Wednesday, July 31, 2013

#Junior Stage Race, Dad in The Team Car

Stage racing, or at least the concept of stage racing, isn't new to the juniors, but the fine details are crystallizing as they learn the rules. The Tour de France this year was the first time that Mackenzie had really taken a noted interest in the racing portion of the broadcast, but that isn't enough to understand all the details of true stage racing.

When I say true stage racing, I am in no way belittling the Ohio Spring Series stage race that several of our juniors raced, but the level of detail of Rimouski (as well as l'Abitibi) really takes it to the next level.

The biggest difference is the support caravan. Those cars driving just behind the riders and providing wheels/food/support/instructions? Yep, that's me this week. Behind the wheel of a vehicle following the race each day. While I am looking forward to this responsibility and seeing my own kid race from the relative safety of the follow caravan there are certainly responsibilities that come along.

At the forefront is the possibility of being fined. To drive in the caravan at a UCI stage race you must have a UCI license. Pretty sure this is just to be sure there is a way to fine you for screwing up - and as I am learning there are a lot of rules to being in the caravan. Fines in Swiss Francs are worn by riders as badges of honor in some cases - I remember one rider getting fined in the pits at Masters Worlds for an infraction that frankly was ludicrous. Though I guess if you read the rules really close it could have been legit.

Now I have follow specific order of rules - something Mackenzie will tell you I am not really good at doing. As opposed to a funeral procession where the direct family slots in first and then everyone else fills in the gaps to make a line, the stage race caravan is in the order of the fastest team overall to the slowest team overall (with a couple possible exceptions). This means I have to know which team is in front of us - and recognize the car. In le Tour that is easy - the first thing they do with Tour cars is wrap them in logos making them unmistakably recognizable. At Rimouski I will have to remember whether I am being the gray Camry from Missouri or the gray Camry from Quebec. Or maybe just get fined.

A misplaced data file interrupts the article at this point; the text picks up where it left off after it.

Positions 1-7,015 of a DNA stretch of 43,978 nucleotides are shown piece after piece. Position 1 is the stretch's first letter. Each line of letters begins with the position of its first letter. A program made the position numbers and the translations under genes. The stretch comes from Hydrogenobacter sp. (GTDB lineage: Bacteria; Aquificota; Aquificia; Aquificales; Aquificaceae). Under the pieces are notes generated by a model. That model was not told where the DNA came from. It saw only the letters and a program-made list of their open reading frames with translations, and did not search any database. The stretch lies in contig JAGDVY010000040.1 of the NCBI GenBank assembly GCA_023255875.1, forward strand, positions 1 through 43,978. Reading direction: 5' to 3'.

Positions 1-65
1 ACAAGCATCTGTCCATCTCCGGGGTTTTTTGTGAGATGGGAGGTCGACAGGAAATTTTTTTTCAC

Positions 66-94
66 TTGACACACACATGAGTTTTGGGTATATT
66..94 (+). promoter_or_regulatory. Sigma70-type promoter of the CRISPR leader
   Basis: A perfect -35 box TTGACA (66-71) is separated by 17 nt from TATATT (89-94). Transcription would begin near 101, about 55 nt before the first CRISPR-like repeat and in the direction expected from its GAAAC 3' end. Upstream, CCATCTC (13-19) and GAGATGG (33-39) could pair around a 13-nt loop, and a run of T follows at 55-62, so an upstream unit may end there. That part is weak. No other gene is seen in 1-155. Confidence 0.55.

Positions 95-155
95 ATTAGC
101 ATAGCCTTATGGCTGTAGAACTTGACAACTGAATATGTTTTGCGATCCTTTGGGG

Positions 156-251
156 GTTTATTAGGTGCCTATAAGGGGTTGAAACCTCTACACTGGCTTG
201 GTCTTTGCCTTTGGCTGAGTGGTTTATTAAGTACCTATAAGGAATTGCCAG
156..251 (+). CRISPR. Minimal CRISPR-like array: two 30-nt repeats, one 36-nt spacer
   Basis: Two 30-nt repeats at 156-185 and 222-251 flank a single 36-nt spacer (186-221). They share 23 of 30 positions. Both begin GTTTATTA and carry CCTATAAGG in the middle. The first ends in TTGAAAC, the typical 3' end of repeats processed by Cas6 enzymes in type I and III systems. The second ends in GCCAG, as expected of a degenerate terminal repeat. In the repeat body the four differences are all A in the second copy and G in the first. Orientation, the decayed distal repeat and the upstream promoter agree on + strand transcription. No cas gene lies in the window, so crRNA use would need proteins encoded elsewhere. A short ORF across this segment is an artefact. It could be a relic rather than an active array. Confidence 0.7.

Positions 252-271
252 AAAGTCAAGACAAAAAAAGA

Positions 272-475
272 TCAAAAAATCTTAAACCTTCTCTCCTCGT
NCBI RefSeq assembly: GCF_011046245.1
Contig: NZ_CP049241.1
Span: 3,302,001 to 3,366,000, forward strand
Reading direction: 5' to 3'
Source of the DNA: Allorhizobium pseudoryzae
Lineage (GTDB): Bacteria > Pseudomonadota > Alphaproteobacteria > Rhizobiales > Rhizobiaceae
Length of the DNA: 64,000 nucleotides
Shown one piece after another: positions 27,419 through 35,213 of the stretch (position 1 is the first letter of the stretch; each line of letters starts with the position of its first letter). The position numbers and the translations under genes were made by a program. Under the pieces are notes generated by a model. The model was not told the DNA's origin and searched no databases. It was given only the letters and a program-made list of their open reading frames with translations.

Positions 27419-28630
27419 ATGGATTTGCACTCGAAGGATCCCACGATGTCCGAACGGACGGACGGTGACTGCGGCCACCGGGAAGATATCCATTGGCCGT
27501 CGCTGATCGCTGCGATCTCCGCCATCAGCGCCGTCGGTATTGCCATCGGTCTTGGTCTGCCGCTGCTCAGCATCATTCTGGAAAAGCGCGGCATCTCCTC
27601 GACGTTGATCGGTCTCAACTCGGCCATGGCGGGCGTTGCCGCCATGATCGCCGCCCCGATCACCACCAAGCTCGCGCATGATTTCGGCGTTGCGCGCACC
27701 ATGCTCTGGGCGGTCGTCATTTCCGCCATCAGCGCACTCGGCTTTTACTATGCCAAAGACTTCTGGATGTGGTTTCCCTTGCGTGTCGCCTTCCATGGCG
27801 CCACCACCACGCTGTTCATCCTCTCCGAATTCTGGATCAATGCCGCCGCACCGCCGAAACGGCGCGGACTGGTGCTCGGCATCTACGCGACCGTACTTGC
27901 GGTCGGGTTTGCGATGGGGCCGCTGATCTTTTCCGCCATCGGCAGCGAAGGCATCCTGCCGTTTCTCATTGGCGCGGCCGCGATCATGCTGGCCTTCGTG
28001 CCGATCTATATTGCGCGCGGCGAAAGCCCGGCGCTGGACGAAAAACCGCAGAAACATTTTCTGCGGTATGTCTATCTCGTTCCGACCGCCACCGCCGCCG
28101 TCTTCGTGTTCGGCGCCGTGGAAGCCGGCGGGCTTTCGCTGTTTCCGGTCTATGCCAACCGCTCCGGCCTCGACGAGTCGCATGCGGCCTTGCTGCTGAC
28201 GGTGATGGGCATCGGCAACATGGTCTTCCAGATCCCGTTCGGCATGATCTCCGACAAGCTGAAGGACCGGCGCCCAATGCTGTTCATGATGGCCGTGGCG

Our junior riders will also have to deal with the caravan. If they flat they have to get service and get back in the race. Going too far outside the time limit will disqualify them from the stage race, soloing back up would take all their energy and possibly zap them for the next day. That leaves them trying to draft off the caravan - as a parent I am deathly afraid of a rider this is the coolest thing ever.

But that brings us back to my driving responsibilities. Do I want to be responsible for running over the next Taylor Phinney? I don't know if the next Taylor Phinney is going to be here, but what if the next Ryder Hesjedal is here? I have to not hit cars and not take out the next famous North American cyclist at the same time. I can't wait to support the team as a driver. It may be my personal most interesting experience of the trip. 

We brought footage from 7 different Tour de France's to watch in the car on the way up - you can bet I will be watching the follow vehicles hoping I get my chance to be Manolo Saiz riding up Jan Ullrich's bum while yelling ALLEZ! ALLEZ! through the radio.

1 comment:

Jack from NYCeWheels said...

Ah, nice, Tour d' France Entourage. My friend Peter just returned from the Brompton Folding Bike World Championships in London, not quite as prestigious but far more eccentric. You've heard about it? Here's a blogger friend of ours who wrote about his experience of the ride:

Thanks for the great blogs: Jack